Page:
The problem is that gasoline and diesel are bad for the environment – and even electric cars have their downsides. Engineers have been touting the benefits of hydrogen fuel cells in vehicles for years. Why hasn’t this technology gained much momentum? Could hydrogen take over the automotive industry?
The world is facing a looming deadline if it hopes to avert a climate crisis and preserve the planet for future generations. As a species, we need to reduce our CO2 emissions by 50% by 2030 and reach the goal of net-zero emissions by 2050 if we hope to avert a massive climate crisis that could ultimately change the face of the planet. If we don’t, planetary warming will make weather more severe, with hotter summers and colder winters, and potentially destroy delicate ecosystems. Like the coral reefs, some are already feeling the effects of warmer and more acidic oceans.
Gasoline and diesel-powered internal combustion engines (ICE) have been staples for more than a century. Our reliance on fossil fuels to power our vehicles – and the sheer number of vehicles on the road worldwide – is playing a role in climate change, causing the planet to warm. This has led many countries to plan to ban gasoline and diesel cars. Many European countries, including Denmark, Sweden, and Ireland, plan to ban petrol-powered cars by 2030. Cape Verde aims for 2035, and Costa Rica wants to accomplish the same by 2050.
Banning these cars, especially in parts of the world that might not have functional public transit systems or remote areas where walking or riding a bicycle might not be an option, means these countries need to have an alternative.
EVs are marketed as the perfect alternative for ICE-powered vehicles, but currently, they aren’t accessible for everyone. Hydrogen could provide a viable alternative if it can gain enough momentum. It isn’t the perfect solution for decarbonization because simply manufacturing a vehicle generates a significant amount of CO2, but it could help reduce overall carbon emissions.
Some of the biggest names in green transportation have interesting opinions about hydrogen. Elon Musk, CEO of Tesla, reportedly described hydrogen fuel cells as “extremely silly,” especially compared to his electric vehicles. Still, his opinion seems to be the exception rather than the rule.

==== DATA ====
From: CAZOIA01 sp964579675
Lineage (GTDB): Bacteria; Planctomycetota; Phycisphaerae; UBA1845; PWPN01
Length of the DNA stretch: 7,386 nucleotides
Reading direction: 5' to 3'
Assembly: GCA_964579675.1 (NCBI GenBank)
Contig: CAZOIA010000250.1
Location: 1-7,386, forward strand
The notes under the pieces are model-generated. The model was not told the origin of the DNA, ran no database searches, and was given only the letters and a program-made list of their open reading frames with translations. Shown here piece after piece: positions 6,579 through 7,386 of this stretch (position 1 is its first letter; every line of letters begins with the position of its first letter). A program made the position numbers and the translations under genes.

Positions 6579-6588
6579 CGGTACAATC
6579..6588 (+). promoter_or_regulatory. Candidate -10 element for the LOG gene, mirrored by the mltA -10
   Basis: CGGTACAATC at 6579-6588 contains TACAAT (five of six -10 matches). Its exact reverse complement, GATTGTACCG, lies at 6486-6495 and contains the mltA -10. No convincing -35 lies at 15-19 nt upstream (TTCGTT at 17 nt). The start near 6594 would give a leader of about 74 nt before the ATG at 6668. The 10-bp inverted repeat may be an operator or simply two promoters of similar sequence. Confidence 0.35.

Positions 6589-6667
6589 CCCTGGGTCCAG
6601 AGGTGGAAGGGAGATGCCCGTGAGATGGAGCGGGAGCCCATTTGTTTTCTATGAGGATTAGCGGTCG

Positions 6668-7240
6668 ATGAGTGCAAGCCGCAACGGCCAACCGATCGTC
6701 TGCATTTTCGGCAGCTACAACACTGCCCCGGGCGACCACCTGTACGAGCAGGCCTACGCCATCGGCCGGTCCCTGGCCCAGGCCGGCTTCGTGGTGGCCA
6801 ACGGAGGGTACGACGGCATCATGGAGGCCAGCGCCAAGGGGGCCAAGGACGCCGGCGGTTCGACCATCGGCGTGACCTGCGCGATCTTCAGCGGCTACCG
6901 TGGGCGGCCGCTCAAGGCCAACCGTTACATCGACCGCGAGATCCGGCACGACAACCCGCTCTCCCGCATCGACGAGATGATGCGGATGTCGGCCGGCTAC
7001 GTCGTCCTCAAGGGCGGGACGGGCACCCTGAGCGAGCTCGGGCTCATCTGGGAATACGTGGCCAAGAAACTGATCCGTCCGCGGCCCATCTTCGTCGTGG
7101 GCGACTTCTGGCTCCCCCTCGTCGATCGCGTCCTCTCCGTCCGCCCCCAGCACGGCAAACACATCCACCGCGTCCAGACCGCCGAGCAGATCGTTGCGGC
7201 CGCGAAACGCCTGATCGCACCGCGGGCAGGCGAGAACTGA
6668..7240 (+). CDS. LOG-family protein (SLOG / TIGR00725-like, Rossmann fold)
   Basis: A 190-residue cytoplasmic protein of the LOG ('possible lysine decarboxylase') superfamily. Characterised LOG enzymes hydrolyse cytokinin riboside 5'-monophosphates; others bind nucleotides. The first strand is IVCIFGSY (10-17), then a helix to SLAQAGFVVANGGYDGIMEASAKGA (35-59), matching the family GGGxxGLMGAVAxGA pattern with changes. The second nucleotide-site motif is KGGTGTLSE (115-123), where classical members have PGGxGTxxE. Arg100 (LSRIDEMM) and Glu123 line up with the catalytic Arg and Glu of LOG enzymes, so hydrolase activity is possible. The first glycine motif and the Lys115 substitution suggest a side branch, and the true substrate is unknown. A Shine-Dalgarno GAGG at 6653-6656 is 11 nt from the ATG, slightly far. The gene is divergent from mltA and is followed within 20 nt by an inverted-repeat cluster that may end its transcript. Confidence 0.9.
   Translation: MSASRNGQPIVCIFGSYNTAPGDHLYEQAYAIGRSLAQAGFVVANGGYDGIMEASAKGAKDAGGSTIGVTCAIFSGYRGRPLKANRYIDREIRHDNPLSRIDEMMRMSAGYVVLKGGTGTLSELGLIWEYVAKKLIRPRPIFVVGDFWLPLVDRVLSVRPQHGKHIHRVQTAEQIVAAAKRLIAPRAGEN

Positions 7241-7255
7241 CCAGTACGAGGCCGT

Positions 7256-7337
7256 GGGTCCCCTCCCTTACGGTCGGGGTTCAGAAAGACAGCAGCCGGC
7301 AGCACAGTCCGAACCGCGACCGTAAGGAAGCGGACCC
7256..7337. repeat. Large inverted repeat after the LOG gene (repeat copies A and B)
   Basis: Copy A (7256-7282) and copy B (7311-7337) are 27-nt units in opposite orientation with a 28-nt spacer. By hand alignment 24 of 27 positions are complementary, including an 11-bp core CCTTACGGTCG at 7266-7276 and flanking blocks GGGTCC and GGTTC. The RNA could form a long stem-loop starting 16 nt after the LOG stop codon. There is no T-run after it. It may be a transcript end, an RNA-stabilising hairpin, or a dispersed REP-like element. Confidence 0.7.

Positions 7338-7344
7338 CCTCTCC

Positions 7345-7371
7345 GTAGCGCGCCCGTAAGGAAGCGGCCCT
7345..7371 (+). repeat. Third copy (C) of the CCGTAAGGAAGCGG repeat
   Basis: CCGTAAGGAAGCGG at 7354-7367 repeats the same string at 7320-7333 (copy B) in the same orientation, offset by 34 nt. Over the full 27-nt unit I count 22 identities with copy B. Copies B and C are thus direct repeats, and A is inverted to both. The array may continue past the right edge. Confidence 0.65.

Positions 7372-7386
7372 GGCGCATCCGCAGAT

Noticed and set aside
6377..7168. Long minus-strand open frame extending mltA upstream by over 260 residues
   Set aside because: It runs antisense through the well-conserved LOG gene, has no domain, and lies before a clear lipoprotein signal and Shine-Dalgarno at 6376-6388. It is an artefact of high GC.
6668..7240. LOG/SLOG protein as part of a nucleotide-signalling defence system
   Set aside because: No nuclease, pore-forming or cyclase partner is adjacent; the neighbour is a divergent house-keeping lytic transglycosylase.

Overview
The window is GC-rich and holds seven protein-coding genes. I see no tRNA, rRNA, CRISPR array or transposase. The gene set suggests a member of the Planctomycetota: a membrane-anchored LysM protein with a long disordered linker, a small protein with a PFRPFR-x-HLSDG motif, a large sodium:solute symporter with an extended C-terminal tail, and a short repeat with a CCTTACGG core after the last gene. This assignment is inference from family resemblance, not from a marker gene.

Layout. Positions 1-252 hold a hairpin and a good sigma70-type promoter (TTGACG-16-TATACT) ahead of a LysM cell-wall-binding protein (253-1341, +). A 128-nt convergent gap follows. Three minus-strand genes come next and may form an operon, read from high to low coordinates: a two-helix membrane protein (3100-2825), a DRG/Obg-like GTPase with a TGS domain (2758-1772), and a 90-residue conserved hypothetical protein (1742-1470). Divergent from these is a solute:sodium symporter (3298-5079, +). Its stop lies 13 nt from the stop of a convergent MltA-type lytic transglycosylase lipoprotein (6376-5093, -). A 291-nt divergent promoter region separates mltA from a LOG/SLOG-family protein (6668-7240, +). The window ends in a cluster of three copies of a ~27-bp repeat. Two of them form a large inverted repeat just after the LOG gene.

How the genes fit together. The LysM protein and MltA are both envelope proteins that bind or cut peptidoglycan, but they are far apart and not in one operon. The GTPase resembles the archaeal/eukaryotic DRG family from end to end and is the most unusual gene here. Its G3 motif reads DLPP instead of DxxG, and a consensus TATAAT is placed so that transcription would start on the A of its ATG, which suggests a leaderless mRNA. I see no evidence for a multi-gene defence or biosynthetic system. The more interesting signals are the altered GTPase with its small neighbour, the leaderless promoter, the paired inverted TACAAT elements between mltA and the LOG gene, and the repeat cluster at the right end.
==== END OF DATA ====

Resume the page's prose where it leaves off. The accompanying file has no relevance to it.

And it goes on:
Manufacturers both big (such as Hyundai and Toyota) and small (like Riversimple) are exploring applications for hydrogen-powered vehicles. These can have a similar range to traditional ICE engines, burning hydrogen as fuel and creating oxygen and water as exhaust.
This exhaust could become an alternative water source for sectors that use a lot of water, such as the automotive industry. Manufacturing a single car can use up to 39,000 gallons of water. Using hydrogen-powered equipment could give the manufacturer a chance to reclaim and use the fuel cell’s exhaust.
Hydrogen fuel cells could find a place in more than just passenger cars. Hyundai is working on hydrogen-powered construction equipment that could help reduce the construction industry’s massive carbon footprint. It could also become a green alternative for freight shipping and other carbon-heavy industries.
A few big names in the industry say they feel focusing on hydrogen as an alternative to gasoline or diesel is a waste of time, but their opinions seem to be in the minority. Adopting hydrogen and choosing to make an effort to develop hydrogen-powered vehicles and equipment will help reduce the CO2 emissions released into the atmosphere each year.
It isn’t the only tool to help reduce CO2 emissions, nor is it the only thing we can do to prevent climate change. It is but one piece of a much larger puzzle that will take everyone’s cooperation to complete.